Music lovers share songs, warmth and friendship at Sunnycamp
OCEAN PARK - Mother Nature must not have known the name of the musical get-together taking place in Ocean Park last weekend, because from the time that Sunnycamp began Friday afternoon, clouds and fog made it anything but.
However, the gloominess outside did not affect the positive mood indoors as more than 20 music lovers gathered to sing and share songs.
This is the second year for the music festival, which is a "hands-on free-for-all" as one person described it. The event, which began on Friday afternoon and ended Sunday morning, took place at the Ocean Park Retreat Center.
"I just wanted something local," said creator/organizer Mary Garvey, "just to have fun. We just really enjoy the music." Garvey is also responsible for a similar music festival in the Seattle area called Rainycamp.
On Saturday morning, some of the over 20 people attending the event gathered in the Rec Hall to sing American folk songs, and of all things - fix roller skates for a ride later that day.
They sang and strummed along to John Prine's "Angel of Montgomery." They tried their hand at an old "Negro" worksong. They discussed how some classic folk songs have been changed in this age to fit in with political correctness, which one singer with an English accent called, "a bunch of bloody bollocks!" One singer introduced a post-Civil War song that told of the mindset of Southerners and their detest for the Union folks to the north and the America of that day.
"But I ain't gonna love'em ... and I do not care a damn," said the lyrics.
They sang in and out of tune, shifting off key and on, but didn't seem to care. Hippies in braids, stomping bare feet on the dirty hard wood floor with the rhythm. A man in khaki slacks and an Intel T-shirt. It didn't matter who you were or what you looked or sounded like, as long as you sang along to the music.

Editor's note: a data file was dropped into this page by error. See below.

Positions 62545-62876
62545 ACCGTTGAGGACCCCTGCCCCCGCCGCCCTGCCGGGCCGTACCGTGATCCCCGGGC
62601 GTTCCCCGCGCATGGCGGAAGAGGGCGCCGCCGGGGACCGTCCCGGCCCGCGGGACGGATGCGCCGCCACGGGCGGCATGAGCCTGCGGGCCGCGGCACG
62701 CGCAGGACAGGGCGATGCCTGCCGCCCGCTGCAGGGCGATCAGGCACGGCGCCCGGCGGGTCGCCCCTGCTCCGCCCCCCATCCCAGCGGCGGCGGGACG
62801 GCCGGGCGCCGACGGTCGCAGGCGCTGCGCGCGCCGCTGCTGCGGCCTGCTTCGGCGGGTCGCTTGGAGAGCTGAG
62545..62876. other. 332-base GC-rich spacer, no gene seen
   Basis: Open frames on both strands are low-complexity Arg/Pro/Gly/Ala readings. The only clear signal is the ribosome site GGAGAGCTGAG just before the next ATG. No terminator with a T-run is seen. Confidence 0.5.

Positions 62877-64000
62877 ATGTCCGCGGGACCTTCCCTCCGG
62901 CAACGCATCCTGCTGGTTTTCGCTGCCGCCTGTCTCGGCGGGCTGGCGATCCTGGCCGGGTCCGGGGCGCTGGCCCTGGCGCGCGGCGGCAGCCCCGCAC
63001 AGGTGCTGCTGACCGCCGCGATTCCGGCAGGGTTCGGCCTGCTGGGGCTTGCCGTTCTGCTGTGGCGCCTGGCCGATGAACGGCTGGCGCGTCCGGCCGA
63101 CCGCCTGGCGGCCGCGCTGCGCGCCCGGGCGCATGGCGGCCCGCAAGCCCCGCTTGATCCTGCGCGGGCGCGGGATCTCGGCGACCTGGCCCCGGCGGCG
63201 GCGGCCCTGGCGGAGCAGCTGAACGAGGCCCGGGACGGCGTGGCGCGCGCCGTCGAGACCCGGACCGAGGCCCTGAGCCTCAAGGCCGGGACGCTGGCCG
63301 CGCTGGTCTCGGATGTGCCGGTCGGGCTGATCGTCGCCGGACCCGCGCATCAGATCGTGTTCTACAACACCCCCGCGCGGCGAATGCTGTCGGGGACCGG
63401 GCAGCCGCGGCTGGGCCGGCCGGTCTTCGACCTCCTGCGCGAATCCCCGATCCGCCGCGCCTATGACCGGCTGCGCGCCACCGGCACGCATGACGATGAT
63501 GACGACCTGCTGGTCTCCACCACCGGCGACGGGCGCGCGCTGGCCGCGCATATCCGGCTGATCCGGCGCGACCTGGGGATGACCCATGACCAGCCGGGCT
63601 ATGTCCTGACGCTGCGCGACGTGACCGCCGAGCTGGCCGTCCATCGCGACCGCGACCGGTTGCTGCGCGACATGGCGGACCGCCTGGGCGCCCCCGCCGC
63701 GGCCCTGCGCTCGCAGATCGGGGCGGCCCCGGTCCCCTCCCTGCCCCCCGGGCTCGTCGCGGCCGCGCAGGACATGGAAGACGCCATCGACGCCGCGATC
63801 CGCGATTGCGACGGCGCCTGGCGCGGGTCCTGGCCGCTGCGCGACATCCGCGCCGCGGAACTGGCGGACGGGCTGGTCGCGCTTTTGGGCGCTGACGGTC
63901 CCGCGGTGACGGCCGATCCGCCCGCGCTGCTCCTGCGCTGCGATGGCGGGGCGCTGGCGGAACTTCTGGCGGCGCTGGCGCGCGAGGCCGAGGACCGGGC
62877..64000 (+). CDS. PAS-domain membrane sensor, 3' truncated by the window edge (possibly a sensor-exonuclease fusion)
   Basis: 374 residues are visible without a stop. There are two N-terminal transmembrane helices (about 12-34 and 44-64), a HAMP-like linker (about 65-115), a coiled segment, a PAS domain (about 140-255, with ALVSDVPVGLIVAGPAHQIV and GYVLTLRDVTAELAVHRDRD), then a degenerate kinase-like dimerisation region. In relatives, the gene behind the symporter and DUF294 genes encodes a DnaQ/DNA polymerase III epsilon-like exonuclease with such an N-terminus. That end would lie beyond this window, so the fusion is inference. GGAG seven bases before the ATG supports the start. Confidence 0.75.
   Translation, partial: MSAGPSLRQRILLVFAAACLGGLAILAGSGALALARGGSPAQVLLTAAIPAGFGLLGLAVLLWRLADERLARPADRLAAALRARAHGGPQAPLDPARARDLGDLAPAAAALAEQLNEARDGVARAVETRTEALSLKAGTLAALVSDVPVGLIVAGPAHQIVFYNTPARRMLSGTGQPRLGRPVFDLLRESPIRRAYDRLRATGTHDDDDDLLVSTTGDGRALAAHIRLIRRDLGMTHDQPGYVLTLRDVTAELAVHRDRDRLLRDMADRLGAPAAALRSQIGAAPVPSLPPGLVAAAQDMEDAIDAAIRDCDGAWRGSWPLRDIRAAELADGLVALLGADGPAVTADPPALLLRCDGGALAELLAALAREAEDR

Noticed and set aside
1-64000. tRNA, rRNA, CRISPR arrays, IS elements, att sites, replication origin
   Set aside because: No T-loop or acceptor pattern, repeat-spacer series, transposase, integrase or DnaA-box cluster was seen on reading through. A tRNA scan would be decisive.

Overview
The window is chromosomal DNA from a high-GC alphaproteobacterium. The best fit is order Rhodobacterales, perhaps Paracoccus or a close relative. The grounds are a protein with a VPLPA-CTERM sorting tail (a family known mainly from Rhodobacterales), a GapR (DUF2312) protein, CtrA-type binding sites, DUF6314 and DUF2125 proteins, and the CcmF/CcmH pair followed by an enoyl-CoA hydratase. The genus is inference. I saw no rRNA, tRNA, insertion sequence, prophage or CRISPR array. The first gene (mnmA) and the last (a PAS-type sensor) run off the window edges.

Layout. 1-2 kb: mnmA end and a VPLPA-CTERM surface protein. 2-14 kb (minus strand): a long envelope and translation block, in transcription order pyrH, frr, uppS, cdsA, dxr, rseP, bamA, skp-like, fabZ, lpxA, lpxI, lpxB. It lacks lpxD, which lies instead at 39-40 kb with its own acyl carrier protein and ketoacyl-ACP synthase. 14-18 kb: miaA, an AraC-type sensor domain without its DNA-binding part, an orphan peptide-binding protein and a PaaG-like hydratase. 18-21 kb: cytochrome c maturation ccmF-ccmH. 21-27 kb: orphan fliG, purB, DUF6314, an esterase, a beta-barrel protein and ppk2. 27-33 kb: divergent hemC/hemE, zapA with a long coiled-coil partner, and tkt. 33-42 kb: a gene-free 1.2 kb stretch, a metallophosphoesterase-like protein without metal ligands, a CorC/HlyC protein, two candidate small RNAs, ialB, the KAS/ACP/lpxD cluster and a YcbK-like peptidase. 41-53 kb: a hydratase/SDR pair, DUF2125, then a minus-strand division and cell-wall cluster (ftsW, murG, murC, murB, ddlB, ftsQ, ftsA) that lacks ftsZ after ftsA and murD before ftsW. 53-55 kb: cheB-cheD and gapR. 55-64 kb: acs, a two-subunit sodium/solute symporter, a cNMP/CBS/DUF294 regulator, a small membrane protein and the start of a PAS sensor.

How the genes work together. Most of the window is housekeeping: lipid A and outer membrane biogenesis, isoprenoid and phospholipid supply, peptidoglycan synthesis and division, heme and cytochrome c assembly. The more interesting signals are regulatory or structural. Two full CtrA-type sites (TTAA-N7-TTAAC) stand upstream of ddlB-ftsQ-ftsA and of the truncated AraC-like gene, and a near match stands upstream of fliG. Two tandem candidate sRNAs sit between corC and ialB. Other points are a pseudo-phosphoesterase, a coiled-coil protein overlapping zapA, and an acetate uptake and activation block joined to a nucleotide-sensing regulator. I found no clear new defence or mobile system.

"It's just a lot of fun," said Garvey. "It's people who are interested in folk music and history."
Laura Martin and Nathan Tompkins met at Sunnycamp last year. Martin has attended several such camps around the great Northwest over the last 25 years or so.
"I like it a lot," she said of Sunnycamp. "It's like the other ones were in the beginning. It's more do-it-yourself, up for interpretation."
She said that many of the other festivals have moved away from such things as having the attendants do for themselves, including the cooking. Martin said she missed the time of communing and cooking together in the kitchen with the other campers - something she found here. As she was saying this, Martin passed a head of cauliflower she had grown and brought with her through the window of the kitchen as the women inside made lunch for the campers.
"It's a do-it-yourself fest," she said. "Everybody is on the same level."
Tompkins said one thing that he likes about this kind of festival is that he can meet and sing with people of whom he has been buying CD's of for years.
"Like Eric Bogel," he said.
"You've met Eric Bogel?" asked Martin.
"I've met Eric Bogel," he proudly replied.
In the Ocean View Hall, which served as home base for the festival, people gathered to try their hand at German folk music, led by locals Andrea Patten and Christl Mack.
Jean Lepley of Seattle was seated next to Patten, who she made acquaintances with at the camp last year.
"We connected through German songs," said Lepley, who studied the language in college and spent a year in the country, of her new friend.
"Some songs are much better with two voices," she said before launching into another traditional song with Patten.
"I think it's a great time to share our favorite songs," said Patten of being tabbed to lead the German portion of the weekend. "I think it's just a beautiful opportunity."
Garvey said that people came from as near as Astoria and the Peninsula and as far away as the Seattle and Portland metro areas.
"Some of them are actually very, very good musicians," she said.
The atmosphere was casual, just as Garvey had hoped. She said that one of her hopes for the festival would be that traditional songs of the Pacific Northwest would be promoted at the camp.
"There's just so much history here," she said.
In the end, the idea that the event should be "very informal and a lot of fun," was certainly the case, as many of the campers sang late into the night together.
"Because it was smaller then other camps it was easier, it was just cozy. Its a friendly group," said Garvey.